Black Robes Speak!: Federal Appeals Court Panel Rules Police Can't Warrantlessly Get A Doctor To Drug And Sedate An Accused ... Just To Retrieve Drugs From Him!
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Monday, August 26, 2013

Federal Appeals Court Panel Rules Police Can't Warrantlessly Get A Doctor To Drug And Sedate An Accused ... Just To Retrieve Drugs From Him!

The U.S. court of Appeals for the Sixth Circuit released an interesting new criminal opinion today, which can be viewed and read in its entirety here. The case is United States v. Felix Booker, No. 11-6311.

Booker was a 24-year old black man, who was originally arrested for possession of marijuana, after the car in which he was a passenger was pulled over on a traffic stop in Knoxville, Tennessee.  Problem was, he did not have nearly enough marijuana (more than 1/2 ounce) on him to get arrested.  Under Tennessee law, the police should only have written him a citation, not arrested him.  But the police suspected that he was smuggling drugs in his anus, so following his arrest, they took him to a hospital emergency room in Oak Ridge, Tennessee, to an E.R. doctor who had previously performed digital rectal exams for the police on suspects in two other cases.  The doctor said that he was concerned that the defendant might die, if unwrapped drugs were absorbed through his intestines into his blood.  Keep in mind that the police did not have a search warrant, and the "patient" did not consent to the procedures.

Because the arrestee clinched his butt cheeks and sphincter muscle, the doctor could not insert his finger in the man's anus.  Thus, the doctor intubated the patient, and sedated and paralyzed him with I.V. drugs, rendering him unconscious for 20 to 30 minutes.  The doctor then performed a digital rectal exam and removed a 5 ounce (not grams) rock of crack cocaine, which he gave to the police to use as evidence.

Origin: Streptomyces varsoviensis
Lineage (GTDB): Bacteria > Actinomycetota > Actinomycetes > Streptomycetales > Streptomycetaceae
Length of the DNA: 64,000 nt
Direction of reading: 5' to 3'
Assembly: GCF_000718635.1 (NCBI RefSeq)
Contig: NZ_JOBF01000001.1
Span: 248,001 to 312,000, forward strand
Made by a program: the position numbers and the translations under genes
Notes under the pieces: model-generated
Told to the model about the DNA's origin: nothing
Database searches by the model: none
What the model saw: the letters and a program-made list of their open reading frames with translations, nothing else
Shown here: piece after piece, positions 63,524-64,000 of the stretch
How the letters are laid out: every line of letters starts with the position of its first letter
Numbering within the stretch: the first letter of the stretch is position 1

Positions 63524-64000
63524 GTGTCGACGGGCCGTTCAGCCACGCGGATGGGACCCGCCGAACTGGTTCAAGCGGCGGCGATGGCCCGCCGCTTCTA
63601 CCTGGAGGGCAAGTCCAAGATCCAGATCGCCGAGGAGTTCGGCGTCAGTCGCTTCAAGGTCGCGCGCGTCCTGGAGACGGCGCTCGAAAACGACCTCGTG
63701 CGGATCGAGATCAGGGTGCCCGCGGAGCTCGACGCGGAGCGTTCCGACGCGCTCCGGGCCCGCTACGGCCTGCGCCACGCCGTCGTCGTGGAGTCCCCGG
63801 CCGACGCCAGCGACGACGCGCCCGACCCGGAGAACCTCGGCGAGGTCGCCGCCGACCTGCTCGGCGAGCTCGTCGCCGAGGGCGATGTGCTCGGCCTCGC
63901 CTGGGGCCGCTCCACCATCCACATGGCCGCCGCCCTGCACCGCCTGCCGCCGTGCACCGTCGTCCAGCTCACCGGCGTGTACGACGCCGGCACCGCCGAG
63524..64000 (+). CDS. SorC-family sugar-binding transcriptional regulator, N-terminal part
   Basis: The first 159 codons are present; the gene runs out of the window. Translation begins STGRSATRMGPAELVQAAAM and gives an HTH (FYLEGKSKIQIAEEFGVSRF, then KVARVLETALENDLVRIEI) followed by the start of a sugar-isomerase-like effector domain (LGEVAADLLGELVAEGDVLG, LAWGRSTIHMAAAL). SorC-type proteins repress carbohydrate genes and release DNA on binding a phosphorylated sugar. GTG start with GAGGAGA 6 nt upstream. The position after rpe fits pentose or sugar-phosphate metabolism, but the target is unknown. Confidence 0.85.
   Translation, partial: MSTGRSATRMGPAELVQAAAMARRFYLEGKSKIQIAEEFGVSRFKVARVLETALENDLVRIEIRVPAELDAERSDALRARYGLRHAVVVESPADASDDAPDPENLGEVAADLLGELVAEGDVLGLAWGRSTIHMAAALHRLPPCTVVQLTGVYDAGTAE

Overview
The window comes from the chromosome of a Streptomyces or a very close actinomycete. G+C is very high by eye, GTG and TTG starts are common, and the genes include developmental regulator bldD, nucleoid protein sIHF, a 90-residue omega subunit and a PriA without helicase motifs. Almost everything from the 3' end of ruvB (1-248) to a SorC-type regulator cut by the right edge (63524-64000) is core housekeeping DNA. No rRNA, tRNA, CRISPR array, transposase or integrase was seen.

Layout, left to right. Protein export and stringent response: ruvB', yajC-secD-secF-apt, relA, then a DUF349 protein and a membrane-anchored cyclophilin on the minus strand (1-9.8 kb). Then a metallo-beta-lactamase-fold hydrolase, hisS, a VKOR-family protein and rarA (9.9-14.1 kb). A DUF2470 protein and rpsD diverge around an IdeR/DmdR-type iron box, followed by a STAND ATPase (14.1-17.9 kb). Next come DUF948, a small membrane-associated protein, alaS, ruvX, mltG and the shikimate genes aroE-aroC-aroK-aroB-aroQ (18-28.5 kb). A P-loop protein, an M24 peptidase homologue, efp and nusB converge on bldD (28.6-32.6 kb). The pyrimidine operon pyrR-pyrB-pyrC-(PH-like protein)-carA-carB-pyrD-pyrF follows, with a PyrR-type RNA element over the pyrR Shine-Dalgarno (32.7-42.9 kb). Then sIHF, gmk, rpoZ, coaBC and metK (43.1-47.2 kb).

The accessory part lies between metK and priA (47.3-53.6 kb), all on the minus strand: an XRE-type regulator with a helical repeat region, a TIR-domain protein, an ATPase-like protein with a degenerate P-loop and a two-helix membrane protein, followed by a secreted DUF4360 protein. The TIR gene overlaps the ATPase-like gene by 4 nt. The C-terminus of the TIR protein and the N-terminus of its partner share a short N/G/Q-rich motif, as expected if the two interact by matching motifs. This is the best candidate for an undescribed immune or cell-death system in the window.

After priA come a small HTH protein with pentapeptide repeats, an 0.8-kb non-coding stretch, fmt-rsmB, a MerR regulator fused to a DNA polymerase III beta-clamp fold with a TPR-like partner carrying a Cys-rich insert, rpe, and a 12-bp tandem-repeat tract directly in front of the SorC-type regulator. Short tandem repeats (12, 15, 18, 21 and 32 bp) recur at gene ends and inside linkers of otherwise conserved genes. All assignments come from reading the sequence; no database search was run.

A Federal District Judge was reversed on appeal to the Sixth Circuit, which held that he should have granted the Defendant's Motion to Suppress the Evidence.  The Defendant's conviction was reversed and he cannot be retried.  Interestingly, the Circuit Court found that for 4th Amendment search and seizure purposes the doctor was serving as a state law actor, on behalf of the police.  A dissenting Judge disagreed on that point.  By now, the Defendant has already served most of his sentence and was at a Knoxville halfway house, due to be released on October 2, 2013.

There can be little doubt that this defendant will have a very good civil rights lawsuit (28 U.S. code section 1983) to file.  He should be awarded at least several hundred thousand dollars (a million dollars?) by settlement or judgment because of this ordeal, including the approximately 3 years he spent in jail and prison.  The E.R doctor may also be criminally prosecuted for battery under state law, since these procedures were performed without the "patient's" consent.  I suspect that the Tennessee State Medical Licensing Board may have something to say to the E.R. doctor about his conduct too.

The facts of this case are truly outrageous.  This opinion should be added to a law school case book on search and seizure law.  If the police had first taken an X-Ray of the crack rock in the defendant's anus and showed it to a Judge, they might have persuaded a Judge to sign a search warrant, to remove the crack rock, but here they didn't even think of trying that approach first.  It is hard to imagine this kind of thing can still happen in America.

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